Friday, December 27, 2013

American Hustle

You know that disclaimer at the end of the movie which says that the preceding was a work of fiction and that " "The events depicted in this movie are fictitious. Any similarity to any person living or dead is merely coincidental."  Well here is a film where you should take that to heart. The movie is a brilliant re-creation of the time and place of the ABSCAM  story, but it is mixed with generous amounts of fictionalized romantic entanglements, sympathetic characterizations of the perps and a sense of humor that I know is not FBI approved.

This is basically an update of "The Sting", with Christian Bale and Amy Adams cast in the roles originated by Redford and Newman. Bradley Cooper is slotted into the Robert Shaw part, and the con artists are complicated good guys who may or may not be getting the drop on an FBI that is out of control. The clever way in which the film distracts us from the illusion right in front of us includes a showoff piece of supporting work from Jennifer Lawrence and a starring role for Amy Adams breasts, which certainly deserve an award for how well they are displayed here without giving away the whole trick. The craft in the story telling is very evident by the way that things ultimately make sense despite the fact that the film makers start their movie in the middle and have to work backwards. By the time the denouncement arrives, you will have been entertained and fooled for a couple of hours and you will barely notice the way the film tries to re-frame events so that the bad guy are turned into misunderstood good guys. 

It would be unfair to say too much about the plot, except that it does roughly follow the investigation into corruption by the FBI, using a phony sheik and a con man who helped plan the operation. Bale is the dumpy looking but charismatic con artist who pulls in an ambitious woman from nowhere and begins the process of fleecing a variety of marks. When Cooper shows up as a potential mark, Bale's radar starts sending out warning signals and the rest of the story begins in earnest. Everyone in the story has delusions that motivate them, Cooper sees a career and a life elevated, Adams sees herself as a completely invented new woman, Lawrence imagines a stable love life when she is incapable of real love and Bale sees "real" as something that is ultimately achievable for him after long playing at being someone. All of this takes place in the late 1970s, an era noted for it's lack of reality. Self help gurus cater to willing customers who are self deluded.  The clothes and the music and the dance steps of the times were all designed to be costumes that anyone could wear and make themselves into something they were not. The whole operation was largely defined by the use of a fake middle eastern sheik who fit right in to the glamorous perspective that the characters have of themselves.

The best example of the perspective taking that the characters (and the makers of this film ) engage in is the characterization of the Mayor of Camden, N.J.. Jeremy Renner plays the guy like a sane version of the Joe Pesci character from "Goodfellas". He is lovable, sincere, unpredictable but not a killer and he is actually motivated only by his interest in serving the people of his town. He becomes the emotional center of the movie. The "real" romance in the story is the relationship between Bale and Renner, not Lawrence or Adams at all. We hate the idea that he becomes collateral damage in the investigation. All the steam and fireworks between Adams, Cooper, Bale and Lawrence is a sideshow to the true victimization of Renner's character. The most dramatic moment in the film centers on the sudden shift in the friendship between these two men.  Like another film with an ABSCAM reference, "Donnie Brasco", we see the betrayal of one man by another who considered him a friend as the most unethical act in the story.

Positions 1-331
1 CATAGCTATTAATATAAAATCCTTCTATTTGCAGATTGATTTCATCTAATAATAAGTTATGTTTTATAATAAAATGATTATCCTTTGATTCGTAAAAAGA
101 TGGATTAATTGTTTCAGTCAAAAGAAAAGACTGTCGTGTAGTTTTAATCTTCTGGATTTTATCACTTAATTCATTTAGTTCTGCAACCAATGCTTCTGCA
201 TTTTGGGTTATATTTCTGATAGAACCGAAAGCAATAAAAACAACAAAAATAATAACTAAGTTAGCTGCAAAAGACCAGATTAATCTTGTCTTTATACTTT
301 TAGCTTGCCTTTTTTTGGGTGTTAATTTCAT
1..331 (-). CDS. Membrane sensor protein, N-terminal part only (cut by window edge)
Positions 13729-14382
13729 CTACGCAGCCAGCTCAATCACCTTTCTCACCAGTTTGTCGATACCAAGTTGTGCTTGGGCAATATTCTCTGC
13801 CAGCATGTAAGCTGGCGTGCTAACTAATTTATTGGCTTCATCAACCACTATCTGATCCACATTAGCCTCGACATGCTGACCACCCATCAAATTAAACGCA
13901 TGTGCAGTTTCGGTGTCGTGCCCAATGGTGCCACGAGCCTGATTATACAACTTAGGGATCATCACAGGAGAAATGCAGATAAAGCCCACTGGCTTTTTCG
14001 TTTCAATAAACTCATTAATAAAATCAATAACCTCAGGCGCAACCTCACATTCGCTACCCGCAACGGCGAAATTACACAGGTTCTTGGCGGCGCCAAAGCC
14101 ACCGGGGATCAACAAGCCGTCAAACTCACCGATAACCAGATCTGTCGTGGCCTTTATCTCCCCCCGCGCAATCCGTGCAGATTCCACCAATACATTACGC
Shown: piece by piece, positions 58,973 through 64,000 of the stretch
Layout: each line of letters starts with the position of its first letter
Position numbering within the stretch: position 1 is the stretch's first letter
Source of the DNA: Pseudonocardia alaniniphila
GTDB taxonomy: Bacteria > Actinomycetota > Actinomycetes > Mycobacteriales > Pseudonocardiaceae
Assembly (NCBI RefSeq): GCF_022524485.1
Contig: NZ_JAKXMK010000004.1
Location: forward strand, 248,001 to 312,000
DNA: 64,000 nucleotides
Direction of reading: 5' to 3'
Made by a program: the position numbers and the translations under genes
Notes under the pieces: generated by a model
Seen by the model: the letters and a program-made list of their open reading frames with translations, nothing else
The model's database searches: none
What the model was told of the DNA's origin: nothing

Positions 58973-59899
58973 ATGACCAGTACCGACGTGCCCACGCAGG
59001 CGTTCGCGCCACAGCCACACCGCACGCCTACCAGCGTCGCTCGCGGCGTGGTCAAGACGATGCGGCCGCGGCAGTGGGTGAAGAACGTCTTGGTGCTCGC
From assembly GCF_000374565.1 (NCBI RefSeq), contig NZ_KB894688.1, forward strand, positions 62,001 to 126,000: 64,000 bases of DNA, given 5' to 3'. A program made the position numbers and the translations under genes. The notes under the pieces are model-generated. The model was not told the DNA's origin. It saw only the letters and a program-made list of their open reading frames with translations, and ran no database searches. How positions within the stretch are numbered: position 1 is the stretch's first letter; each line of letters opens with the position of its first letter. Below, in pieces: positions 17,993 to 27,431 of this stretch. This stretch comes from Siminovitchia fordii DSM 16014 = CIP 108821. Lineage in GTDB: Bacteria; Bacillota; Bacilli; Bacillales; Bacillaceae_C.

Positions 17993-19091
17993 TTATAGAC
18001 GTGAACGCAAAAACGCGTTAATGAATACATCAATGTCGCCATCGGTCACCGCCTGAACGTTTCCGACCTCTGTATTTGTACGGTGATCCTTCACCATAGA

The music in the film highlights the moods of the era. Sometimes the events of the day are dark, calling for an even more somber version of "White Rabbit" than the Jefferson Airplane could come up with. Romantic failings are perfectly encapsulated by "How Can You Mend a Broken Heart". Exuberance and optimism are displayed in a karaoke version of "Delilah " or Jack Jones singing live in a nightclub. Duke Ellington represents the sophistication that the two leads both identify with but seem least likely to be identified by. Sexual lust is explored with a repetitive disco tune complete with moaning lyrics and everywhere in the film, the music of Jeff Lynne and ELO are used to both recall and mock the excesses of the 1970s. "Boogie Nights", "Savages", "Donnie Brasco" all use Lynne tunes to evoke a feeling from the past. Even more than the disco tunes of the day, Lynne's music recalls those turbulent days of the late seventies, and so it is ubiquitous in this film.

The rapid cross cutting climax of the film is an echo of "Goodfellas" again and the payoff will satisfy just as the results did back in 1973 for Paul and Robert. The movie is adventurous and complex and titillating without being grotesque. Everyone does stellar work in their performances and director David O. Russel along with his co-writer Eric Singer, have crafted an entertaining fiction out of a weird historical incident. Just don't be conned by the words of Irving Rosenfeld about the little guys who got caught. The Senator who was approached and reported the contact to the FBI would be a real role model. The guys who got stung, well maybe not the worst people in the world, did in fact betray our trust in them as public servants. Let's not get carried away by a great film and reinvent history.

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